Why aren't Millennials investing in the stock market?
Akin to the morning after a rough night, it appears as though Millennials haven’t recovered from one of the worst recessions in history. Becoming “of-age” at the peak of the 2008 financial crisis, Millennials were painfully exposed to a historic stock market crash, housing market crisis, and massive unemployment spike. The lingering effects of such an event have shaped the habits and behaviors of this generation, and not necessarily for the better. But, is this the only reason Millennials are avoiding stock investing?
According to a study conducted by Bankrate in 2016, 65% of Millennials said they do not invest their money in stocks or mutual funds, both inside and outside of retirement accounts. While the financial crisis has certainly contributed to some of the anxiety, I would argue that a lack of education, limited income, and a misunderstanding about the benefits of time in the market, contributes heavily to Millennial’s lack of desire for investing.
Sine, Cosine, and Tangent?
I remember in High School when I finally mastered the concept of Trigonometry. At the time, it felt like I could conquer the world; little did I know the mathematical concept would have very little relevance in my adult life. Financial planning fundamentals should be incorporated in mainstream curriculum, but it simply isn’t. Oftentimes, Millennials first experience with investing is at their first full-time job. When the HR department gives them a booklet explaining the benefits of 401(k)s, target date-funds, index investing, and compound interest. Huh? No wonder Millennials would rather opt out of retirement plans. They don’t understand where that deduction in their paycheck is going.
Investing is for rich people
Before working in the financial industry, I viewed investing as something that people with a lot of extra money engaged in. To me, financial planning was a service reserved for the wealthy and uber-wealthy. As a Millennial, we aren’t there yet. But that doesn’t mean we can’t start somewhere. Investing can be relatively simple, and can be started with very little. With a basic understanding of the mechanics, just a few dollars here and there could make a significant impact on your future. Access to investing is also becoming more convenient. With the rise of millennial financial planners and robo-advice platforms, the options are endless.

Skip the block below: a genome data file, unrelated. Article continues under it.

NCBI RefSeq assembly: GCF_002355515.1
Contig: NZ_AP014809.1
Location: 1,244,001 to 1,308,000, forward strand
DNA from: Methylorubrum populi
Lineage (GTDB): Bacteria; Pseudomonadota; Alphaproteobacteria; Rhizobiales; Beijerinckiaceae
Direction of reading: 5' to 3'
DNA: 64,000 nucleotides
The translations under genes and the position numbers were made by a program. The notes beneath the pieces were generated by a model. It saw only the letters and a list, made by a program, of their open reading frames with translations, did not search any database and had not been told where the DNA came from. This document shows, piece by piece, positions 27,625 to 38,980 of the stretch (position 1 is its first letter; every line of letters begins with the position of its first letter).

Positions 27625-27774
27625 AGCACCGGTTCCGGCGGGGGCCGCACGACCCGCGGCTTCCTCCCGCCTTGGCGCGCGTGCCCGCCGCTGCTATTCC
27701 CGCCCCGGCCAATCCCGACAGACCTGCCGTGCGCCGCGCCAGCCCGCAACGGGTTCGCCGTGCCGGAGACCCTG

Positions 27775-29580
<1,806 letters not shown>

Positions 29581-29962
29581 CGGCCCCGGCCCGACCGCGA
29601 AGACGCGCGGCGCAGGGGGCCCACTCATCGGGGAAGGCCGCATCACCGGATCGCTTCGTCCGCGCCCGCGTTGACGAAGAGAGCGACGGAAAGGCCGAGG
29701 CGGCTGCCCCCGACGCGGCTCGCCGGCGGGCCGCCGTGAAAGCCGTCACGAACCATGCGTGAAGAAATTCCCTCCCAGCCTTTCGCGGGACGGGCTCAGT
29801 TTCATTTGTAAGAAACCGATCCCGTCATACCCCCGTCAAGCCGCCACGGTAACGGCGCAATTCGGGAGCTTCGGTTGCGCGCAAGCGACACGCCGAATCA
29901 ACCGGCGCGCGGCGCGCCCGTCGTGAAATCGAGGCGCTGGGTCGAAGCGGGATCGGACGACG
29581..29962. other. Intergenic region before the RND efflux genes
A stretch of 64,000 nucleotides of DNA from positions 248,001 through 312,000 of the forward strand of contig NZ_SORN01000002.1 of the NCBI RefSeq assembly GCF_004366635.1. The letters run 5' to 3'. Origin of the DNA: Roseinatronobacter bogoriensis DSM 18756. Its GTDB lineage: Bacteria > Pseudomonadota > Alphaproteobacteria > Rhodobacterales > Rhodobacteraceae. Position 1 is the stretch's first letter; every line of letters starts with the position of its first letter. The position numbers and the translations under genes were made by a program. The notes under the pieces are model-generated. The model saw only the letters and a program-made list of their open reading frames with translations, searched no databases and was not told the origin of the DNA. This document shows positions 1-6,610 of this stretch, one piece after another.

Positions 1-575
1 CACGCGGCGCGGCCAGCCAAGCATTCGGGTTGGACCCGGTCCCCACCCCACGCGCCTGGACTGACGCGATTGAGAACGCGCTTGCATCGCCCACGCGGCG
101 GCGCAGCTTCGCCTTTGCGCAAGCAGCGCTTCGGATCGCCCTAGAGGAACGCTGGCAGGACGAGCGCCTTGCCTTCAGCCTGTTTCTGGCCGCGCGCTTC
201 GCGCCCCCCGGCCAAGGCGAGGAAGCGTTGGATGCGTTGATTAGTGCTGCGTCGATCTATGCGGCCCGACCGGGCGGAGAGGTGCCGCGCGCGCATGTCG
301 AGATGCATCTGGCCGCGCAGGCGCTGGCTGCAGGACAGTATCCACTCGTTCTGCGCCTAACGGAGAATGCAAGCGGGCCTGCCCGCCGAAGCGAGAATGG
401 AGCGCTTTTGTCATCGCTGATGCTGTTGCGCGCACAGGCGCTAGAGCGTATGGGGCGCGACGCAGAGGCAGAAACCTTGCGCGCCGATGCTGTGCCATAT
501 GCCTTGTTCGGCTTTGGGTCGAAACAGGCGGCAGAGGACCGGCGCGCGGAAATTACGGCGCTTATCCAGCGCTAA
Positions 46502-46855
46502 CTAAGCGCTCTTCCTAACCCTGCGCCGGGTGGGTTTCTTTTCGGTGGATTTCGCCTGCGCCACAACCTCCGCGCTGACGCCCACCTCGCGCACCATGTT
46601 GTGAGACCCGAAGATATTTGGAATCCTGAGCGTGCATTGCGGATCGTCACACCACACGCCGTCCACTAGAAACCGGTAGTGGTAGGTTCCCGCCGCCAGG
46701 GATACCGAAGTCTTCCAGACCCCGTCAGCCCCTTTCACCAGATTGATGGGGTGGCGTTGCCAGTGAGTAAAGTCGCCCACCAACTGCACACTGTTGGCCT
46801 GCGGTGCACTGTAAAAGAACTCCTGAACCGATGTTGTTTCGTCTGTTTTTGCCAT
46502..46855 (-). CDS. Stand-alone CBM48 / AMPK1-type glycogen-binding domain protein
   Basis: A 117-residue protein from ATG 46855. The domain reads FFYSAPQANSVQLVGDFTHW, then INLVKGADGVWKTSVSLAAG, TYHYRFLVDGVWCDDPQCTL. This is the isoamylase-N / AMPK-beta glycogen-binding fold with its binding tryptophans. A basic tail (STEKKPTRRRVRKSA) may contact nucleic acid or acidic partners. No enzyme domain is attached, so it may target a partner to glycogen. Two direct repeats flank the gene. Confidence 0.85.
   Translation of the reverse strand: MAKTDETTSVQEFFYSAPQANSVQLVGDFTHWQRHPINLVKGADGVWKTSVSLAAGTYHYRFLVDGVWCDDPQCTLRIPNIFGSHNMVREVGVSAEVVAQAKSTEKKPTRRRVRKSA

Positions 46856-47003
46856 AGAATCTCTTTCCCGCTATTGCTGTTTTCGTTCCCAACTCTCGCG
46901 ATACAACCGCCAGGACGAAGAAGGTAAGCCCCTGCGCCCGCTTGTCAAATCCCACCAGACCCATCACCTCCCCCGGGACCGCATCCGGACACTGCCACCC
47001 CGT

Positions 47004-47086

Getting old is a drag, man…
It’s true. Millennials are young, and the world is their oyster. Retirement is a distant relative that you don’t think about much, but you definitely should. Starting early can mean major gains in the long run. The concept is compound interest, which means interest that grows on top of more interest. As you can see from the graph below, starting early can literally mean a difference of thousands.
This is a hypothetical example and is for illustrative and informational purposes only. No specific investments were used in this example. Actual results will vary and are subject to change. Past performance does not guarantee future results.
In the end, it’s about resilience
Take the plunge. Use your exposure to the 2008 financial crisis as a lesson. Markets can come back. As Millennials, you are smart, thrifty, and inquisitive. Take these steps in preparing yourself for investing for the first time:
Jake Rivas, CFP® is a financial advisor and CERTIFIED FINANCIAL PLANNER™ at i*financial located at 1901 NW Military Hwy Ste. 102, San Antonio, TX 78216. He offers securities and advisory services as an Investment Adviser Representative of Commonwealth Financial Network®, Member FINRA/SIPC, a Registered Investment Adviser. He can be reached at 210-342-4346 or by email at firstname.lastname@example.org.
 Bankrate Money Pulse survey, June 16-19 2016